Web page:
Those Who Wanted Out Now Want In

Those Who Wanted Out Now Want In

Posted on December 08, 2014

Canterbury Portfolio Thermostat -Weekly Update- 12/08/2014

Market State 1 (28 Trading Days): Long-term (Bullish) Short-term (Bullish): The S&P 500 just eked out another new high on Friday closing at 2,075.37 up +0.4% for the week.

 

Canterbury Volatility Index closed Friday CVI 53 (Bullish): A volatility reading of CVI 75 or lower is considered to be a safe zone.

As a review, the Canterbury Portfolio Thermostat is a comprehensive rules based portfolio management process. The model identifies and categorizes 12 different market environments called “Market States.” Each Market State has its own unique characteristics and tendencies.

The Portfolio Thermostat’s algorithms work together for the purpose of creating and maintaining an efficient portfolio by making appropriate adjustments, to move in concert with the ever-changing markets.

 

The Portfolio Thermostat portfolio will typically hold between 8 and 14 Exchange Traded Funds (ETFs). Our rules based process continually monitors a diverse universe of over 130 Exchange Traded Funds (ETFs).

 

Overbought/Oversold "Oscillator” is now only 39% overbought (Short term Bullish): This indicator tells us when the market has gone either up or down too quickly. The Overbought/Oversold "Oscillator” was at an extreme 97% overbought (Short term Bearish) on 11/10/14 due to the +9.44% sharp advance over just an 18 day period.

The probabilities would have favored a normal Bull market pullback (decline) in order to digest the previous 18 day +9.44% gain. Well, the Dow and S&P 500 did not decline, but instead continued to go up another 2% through last Friday and is now short term oversold (Bullish).

So how did the market work off its overbought condition? The market took a breather by trading sideways, with a slight upward bias, over the last three or four weeks. Plus there is plenty of cash available to be invested.

Portfolio managers and investors who followed their emotions sold to raise cash. The high cash reserves have been the primary source of buying that has fueled the market higher.  Those who followed the herd by emotionally selling into the correction and finally capitulated, at the bottom on October 15th, got “whipsawed.”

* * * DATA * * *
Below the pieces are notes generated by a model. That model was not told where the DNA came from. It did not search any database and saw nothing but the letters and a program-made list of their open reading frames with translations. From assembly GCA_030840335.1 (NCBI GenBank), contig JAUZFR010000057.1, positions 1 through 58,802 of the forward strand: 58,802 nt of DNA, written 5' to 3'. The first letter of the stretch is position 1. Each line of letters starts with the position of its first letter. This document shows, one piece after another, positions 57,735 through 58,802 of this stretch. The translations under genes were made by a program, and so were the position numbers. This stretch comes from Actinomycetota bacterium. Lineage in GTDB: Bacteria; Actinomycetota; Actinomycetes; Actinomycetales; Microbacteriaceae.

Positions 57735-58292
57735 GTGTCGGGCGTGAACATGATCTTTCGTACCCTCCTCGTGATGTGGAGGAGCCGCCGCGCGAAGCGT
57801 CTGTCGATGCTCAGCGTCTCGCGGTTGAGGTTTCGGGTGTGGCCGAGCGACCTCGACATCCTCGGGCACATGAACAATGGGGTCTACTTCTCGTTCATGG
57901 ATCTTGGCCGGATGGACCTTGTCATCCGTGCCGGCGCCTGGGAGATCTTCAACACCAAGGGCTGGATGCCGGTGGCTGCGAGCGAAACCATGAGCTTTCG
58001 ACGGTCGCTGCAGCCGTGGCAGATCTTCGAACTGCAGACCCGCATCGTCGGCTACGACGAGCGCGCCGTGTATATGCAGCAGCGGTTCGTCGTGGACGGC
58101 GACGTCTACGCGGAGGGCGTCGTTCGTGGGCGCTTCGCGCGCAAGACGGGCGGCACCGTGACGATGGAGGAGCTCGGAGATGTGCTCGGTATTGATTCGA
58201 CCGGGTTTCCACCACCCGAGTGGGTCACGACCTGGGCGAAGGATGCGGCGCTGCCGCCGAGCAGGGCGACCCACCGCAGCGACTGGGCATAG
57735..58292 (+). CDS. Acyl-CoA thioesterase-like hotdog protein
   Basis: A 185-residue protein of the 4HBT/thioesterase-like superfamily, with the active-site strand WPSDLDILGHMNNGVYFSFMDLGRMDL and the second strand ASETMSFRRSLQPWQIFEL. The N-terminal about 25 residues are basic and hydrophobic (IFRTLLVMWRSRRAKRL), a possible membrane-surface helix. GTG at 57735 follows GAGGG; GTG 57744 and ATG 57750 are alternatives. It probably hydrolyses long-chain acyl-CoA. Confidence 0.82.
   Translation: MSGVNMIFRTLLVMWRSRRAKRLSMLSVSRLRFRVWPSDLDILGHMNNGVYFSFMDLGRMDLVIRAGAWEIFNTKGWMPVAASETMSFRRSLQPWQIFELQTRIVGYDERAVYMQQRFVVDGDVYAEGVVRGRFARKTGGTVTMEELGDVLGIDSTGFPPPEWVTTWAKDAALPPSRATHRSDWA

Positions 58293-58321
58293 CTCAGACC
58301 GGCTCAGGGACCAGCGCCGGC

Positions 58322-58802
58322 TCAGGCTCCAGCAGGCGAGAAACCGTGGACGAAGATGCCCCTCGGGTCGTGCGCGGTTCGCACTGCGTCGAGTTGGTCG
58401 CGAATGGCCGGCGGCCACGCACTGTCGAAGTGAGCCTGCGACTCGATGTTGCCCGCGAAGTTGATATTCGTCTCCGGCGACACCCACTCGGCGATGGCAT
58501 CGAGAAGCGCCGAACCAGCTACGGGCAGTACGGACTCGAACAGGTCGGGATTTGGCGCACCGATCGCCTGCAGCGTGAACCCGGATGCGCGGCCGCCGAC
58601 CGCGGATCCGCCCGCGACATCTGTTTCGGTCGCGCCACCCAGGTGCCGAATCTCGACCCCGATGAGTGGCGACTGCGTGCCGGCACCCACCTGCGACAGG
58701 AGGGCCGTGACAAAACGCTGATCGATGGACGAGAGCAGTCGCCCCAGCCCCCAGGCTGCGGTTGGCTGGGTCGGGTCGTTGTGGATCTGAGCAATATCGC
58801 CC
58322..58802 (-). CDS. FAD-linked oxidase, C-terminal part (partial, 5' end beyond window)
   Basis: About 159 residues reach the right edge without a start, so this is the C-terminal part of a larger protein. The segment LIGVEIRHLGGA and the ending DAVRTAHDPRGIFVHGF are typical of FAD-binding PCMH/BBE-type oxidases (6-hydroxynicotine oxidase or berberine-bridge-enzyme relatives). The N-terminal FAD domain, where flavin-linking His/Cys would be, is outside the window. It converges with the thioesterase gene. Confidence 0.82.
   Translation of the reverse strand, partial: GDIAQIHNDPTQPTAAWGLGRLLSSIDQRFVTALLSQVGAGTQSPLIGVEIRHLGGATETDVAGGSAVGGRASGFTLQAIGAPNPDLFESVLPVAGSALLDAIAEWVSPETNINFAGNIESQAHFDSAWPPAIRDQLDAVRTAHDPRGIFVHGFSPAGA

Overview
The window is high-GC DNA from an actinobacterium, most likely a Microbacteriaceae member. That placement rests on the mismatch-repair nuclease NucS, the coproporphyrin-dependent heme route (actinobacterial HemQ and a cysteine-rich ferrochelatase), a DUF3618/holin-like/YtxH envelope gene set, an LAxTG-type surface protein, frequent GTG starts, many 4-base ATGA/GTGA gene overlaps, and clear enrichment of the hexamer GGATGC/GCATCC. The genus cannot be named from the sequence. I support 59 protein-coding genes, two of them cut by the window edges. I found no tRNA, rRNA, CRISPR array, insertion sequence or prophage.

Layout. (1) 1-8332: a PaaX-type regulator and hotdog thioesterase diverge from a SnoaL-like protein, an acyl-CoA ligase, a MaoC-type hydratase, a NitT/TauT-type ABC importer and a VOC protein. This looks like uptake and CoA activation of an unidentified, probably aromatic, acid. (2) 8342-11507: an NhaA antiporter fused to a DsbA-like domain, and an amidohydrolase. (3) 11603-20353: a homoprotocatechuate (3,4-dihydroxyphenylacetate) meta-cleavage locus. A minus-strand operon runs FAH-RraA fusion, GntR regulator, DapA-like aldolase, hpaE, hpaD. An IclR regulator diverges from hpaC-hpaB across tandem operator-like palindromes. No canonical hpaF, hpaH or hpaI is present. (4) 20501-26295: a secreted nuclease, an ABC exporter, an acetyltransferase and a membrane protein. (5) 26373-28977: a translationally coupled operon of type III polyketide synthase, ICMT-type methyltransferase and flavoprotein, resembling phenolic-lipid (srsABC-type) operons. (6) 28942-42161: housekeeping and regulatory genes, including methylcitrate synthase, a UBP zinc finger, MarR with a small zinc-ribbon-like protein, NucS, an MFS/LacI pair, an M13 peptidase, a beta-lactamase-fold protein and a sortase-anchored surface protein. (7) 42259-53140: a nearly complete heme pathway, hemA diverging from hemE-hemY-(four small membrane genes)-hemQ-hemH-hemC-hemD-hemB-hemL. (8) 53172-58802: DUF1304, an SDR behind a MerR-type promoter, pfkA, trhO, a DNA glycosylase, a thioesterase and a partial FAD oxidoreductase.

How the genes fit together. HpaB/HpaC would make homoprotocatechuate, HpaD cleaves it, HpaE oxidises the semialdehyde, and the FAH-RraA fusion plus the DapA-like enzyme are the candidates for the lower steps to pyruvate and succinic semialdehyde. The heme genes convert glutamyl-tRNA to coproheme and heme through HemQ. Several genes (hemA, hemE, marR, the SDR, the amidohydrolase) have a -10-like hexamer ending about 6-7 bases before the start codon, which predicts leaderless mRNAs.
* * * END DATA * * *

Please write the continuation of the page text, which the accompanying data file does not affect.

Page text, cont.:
Those portfolio managers, who were fooled into selling at the bottom, have been “window dressing” their portfolios by buying back securities (at much higher prices) to make their portfolios appear that they were invested at year end. 

Market Comment:

The Portfolio Thermostat’s volatility continues to decrease. The CVI volatility has either remained the same or decreased for 24 straight trading days (no up ticks in the CVI). During the same time period, the largest S&P 500 decline has been just -0.94% and occurred in just 2 days. In other words, the market has gone straight up since the October 15th bottom.

The tight trading range over the last few weeks can bring one of those “one day outliers” 200 to 275 point days. Our stocks only advance decline line, calculated on the S&P 1500 stocks, is at a new high reflecting the broad breadth of the advance.

Bottom Line:

Expect more of the same. Bull market corrections are always subject to a 4% to 8% correction that can happen at any time. The probabilities would favor a shallow correction, if any, through the end of the year.

Canterbury Investment Management: Tom Hardin

More About Tom Hardin

As Chief Investment Officer, Tom Hardin, Chartered Market Technician (CMT), has more than 30 years experience in the investment management industry. He is known as an innovator, educator and been revolutionary in the advancements in portfolio and risk management.

Every effort was used to provide accurate data and mathematical calculations to provide, what we believe to be, accurate results. Canterbury Investment Management, LLC, and its principal owners, make no guarantee of completeness or accuracy of data or calculations as well as conclusions of any statistical data or information contained in the simulation illustrated on this page. Past results or performance is in no way a guarantee of future results.